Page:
While we obviously think Samson Agonistes is a pretty big deal around here, not everyone thought so when it was first published. Why? From the Title Page, believe it or not. Samson was published along with another poem by Milton, Paradise Regain'd, and readers of Samson have felt that the title of that edition showed Samson's unimportance: "Paradise Regain'd. A Poem. In IV Books. To which is added Samson Agonistes." (source)
Milton is one of the earliest, and maybe one of the most famous, advocates of divorce. He felt so strongly about the justifications for divorce that he wrote a whole treatise called The Doctrine and Discipline of Divorce. You probably won't be shocked to hear that Milton did not have the happiest marriage. Sound like anyone else we know?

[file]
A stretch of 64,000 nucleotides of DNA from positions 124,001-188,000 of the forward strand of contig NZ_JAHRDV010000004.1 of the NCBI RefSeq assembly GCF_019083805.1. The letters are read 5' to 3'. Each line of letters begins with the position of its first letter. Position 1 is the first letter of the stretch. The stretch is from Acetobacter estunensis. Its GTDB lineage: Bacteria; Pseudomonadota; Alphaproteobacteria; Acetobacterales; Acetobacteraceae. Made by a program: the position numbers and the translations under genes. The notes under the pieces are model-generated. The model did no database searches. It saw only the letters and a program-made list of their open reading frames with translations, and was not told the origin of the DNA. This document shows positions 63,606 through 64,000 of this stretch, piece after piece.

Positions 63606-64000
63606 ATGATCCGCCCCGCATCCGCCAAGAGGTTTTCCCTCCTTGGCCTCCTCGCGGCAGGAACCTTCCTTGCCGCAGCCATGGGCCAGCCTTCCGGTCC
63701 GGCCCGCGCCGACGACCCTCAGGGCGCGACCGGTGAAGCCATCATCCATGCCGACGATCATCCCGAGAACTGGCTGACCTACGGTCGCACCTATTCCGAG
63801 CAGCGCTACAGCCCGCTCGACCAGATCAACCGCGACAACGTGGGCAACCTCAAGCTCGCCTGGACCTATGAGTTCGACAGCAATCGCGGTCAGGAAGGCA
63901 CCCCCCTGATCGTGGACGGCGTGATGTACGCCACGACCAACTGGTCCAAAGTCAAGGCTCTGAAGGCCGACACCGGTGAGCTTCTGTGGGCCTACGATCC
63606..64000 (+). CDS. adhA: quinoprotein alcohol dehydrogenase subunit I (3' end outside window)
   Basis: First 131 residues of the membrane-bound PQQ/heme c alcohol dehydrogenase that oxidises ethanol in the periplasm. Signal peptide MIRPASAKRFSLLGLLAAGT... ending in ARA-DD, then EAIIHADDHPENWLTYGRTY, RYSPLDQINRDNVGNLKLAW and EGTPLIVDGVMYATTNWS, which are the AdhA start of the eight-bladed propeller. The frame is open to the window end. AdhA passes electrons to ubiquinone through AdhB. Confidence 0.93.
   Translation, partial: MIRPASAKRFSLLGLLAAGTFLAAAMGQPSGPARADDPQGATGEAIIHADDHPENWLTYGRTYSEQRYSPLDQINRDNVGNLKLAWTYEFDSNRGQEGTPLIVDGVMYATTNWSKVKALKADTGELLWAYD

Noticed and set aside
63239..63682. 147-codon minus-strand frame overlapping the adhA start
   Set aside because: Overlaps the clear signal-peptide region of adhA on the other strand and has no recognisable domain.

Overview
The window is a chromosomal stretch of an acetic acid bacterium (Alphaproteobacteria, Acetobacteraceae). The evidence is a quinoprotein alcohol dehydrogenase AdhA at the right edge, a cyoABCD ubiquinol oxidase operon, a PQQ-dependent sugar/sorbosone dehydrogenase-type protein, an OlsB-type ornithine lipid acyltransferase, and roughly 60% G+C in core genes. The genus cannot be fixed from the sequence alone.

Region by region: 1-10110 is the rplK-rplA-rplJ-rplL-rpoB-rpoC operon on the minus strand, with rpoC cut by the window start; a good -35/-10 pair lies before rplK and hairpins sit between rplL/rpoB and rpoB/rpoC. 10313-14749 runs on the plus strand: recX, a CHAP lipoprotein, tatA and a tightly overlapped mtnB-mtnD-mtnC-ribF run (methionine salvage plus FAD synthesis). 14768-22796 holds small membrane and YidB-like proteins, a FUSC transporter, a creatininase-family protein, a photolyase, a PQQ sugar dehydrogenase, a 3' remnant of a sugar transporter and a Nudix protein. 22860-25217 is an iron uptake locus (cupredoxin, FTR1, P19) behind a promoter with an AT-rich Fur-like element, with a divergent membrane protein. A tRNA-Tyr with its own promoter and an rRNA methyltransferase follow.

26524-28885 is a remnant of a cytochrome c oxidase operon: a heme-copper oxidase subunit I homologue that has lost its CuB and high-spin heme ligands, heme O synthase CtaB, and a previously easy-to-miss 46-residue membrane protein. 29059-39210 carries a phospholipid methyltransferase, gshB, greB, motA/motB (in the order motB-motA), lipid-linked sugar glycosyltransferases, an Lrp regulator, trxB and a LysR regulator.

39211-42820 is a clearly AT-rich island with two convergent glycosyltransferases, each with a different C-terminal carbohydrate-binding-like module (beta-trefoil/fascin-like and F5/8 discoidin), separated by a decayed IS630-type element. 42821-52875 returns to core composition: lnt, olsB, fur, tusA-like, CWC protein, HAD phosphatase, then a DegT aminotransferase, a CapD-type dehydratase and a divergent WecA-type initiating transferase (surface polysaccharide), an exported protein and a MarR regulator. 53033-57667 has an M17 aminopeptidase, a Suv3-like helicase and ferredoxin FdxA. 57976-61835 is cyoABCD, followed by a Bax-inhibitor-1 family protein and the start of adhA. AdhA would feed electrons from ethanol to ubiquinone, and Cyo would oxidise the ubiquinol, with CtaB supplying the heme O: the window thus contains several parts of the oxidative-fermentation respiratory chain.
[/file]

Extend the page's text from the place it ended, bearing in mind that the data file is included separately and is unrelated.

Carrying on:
Think Milton is a little bit dry? Think again. He was so radical that he almost got executed. After King Charles I was executed and Oliver Cromwell took over power, Milton was a staunch supporter of the new government. This didn't turn out so well when the monarchy was reinstated under Charles II. Luckily, Milton's pal (and famous poet) Andrew Marvell helped make sure he wasn't executed. (source) and (source)
Samson wasn't the only dramatic work Milton wrote. He also wrote, probably much earlier, a masque (kind of like a small play) called Comus. Check it out. Do you see any similarities? (source)